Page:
and dashes them against the rock!"
So the Israelites had an issue with the Babylonians. They had been captured. They were in exile. They suffered greatly. They were angry. And so they wrote this Psalm that we now have in the Bible.
The Lutheran Book of Worship, our previous hymnal, omitted this Psalm from its pages. We skipped right from 136 to 138. It was censored out. Something seemed incredibly wrong about including a Psalm in worship that spoke about bashing, or dashing, babies against a rock.
Yet, in another way, the fact that this Psalm is included in the Bible says something about God, and, wait for it, his grace.
First, a couple observations. Clearly the author of the Psalm was overcome with anger toward Israel's captors, the Babylonians, and the slavery which they were being subjected to by the Babylonians. The tipping point in the Psalm was the taunting by the Babylonians, expecting their slaves to entertain them with the songs of Zion, even while they were captive in a foreign land. It was salt on an open festering wound.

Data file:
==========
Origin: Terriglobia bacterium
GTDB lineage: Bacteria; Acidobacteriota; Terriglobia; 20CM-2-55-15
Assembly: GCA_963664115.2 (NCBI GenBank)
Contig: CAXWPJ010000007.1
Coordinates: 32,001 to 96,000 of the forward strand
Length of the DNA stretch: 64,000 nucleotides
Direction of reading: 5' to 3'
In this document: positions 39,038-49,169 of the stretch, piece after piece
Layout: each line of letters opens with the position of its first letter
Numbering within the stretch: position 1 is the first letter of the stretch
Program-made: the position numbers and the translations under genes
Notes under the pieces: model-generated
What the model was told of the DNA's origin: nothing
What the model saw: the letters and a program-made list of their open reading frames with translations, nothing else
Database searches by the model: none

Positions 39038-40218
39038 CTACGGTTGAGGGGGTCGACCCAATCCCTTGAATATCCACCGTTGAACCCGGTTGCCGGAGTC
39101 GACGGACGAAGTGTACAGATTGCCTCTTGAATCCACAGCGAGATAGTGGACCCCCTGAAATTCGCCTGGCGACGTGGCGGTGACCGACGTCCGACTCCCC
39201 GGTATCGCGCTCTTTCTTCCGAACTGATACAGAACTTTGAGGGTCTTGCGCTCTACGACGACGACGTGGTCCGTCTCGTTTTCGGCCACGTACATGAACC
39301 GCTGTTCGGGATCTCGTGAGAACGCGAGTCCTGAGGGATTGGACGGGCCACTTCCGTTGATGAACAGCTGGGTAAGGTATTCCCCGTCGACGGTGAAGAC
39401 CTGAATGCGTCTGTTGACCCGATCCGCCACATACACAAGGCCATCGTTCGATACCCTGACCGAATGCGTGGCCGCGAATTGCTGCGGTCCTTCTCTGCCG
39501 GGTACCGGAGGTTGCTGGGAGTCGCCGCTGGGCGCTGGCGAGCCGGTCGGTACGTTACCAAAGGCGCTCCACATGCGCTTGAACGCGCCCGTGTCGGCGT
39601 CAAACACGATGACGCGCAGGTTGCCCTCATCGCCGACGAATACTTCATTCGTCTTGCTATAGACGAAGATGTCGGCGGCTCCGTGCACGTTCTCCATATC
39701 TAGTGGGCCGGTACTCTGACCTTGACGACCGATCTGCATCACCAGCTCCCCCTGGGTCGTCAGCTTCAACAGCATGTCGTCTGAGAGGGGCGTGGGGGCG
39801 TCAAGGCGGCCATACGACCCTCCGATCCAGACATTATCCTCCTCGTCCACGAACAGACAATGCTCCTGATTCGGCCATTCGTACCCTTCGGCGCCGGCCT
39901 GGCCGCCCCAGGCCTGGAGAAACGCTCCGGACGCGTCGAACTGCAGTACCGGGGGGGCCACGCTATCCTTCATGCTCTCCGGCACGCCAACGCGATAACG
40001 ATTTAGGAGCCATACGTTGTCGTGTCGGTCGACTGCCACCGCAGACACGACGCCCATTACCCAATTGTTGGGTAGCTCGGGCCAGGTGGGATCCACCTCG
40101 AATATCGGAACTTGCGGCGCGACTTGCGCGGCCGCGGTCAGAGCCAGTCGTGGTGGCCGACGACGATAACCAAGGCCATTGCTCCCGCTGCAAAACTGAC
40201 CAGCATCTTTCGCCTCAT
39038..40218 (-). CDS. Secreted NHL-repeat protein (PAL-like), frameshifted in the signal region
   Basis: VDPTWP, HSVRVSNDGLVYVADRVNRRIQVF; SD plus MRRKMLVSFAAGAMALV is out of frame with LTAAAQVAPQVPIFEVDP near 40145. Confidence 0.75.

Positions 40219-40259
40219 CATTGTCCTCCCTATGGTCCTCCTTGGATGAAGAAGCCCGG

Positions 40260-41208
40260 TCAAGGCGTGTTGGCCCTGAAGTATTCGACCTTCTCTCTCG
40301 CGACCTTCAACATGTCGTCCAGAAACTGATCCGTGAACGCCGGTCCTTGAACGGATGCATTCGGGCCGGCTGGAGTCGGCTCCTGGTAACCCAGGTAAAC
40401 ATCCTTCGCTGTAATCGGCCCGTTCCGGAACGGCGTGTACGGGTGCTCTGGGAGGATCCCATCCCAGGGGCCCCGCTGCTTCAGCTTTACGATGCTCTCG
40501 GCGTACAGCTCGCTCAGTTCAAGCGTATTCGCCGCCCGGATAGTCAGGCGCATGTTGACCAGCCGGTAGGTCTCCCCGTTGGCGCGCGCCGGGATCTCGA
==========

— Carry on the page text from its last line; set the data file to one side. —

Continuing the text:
But also, this Psalm is an indirect cursing directed at God. The Prophets of Israel had made clear that the Babylonian exile was more than just a tragic episode in Israel's history. It was seen as a judgment by God of the unfaithfulness of the nation. And so in saying "Curse you, Babylonians!" the Israelites were also saying "Curse you, God?" for bringing this judgment upon us.
Which is where God's grace comes in.
God allows for us to cry out in our anguish and anger, even against him. And he listens. He not only allows it. Tolerates it. But it would seem, he welcomes the honesty and forthrightness. And he answers.
God's judgment happened. But his deliverance also followed. Cyrus was called in from the east and Israel returned home.
Psalm 137 is the precursor to Isaiah 40:
Comfort, O comfort my people,
says your God.
Speak tenderly to Jerusalem,
and cry to her
that she has served her term,
that her penalty is paid,
that she has received from the Lord 's hand
double for all her sins.
Perhaps, when everything is said and done, the truth is simply this, that God invites our honesty, even if that involves feelings of rage, more than he demands our politeness.
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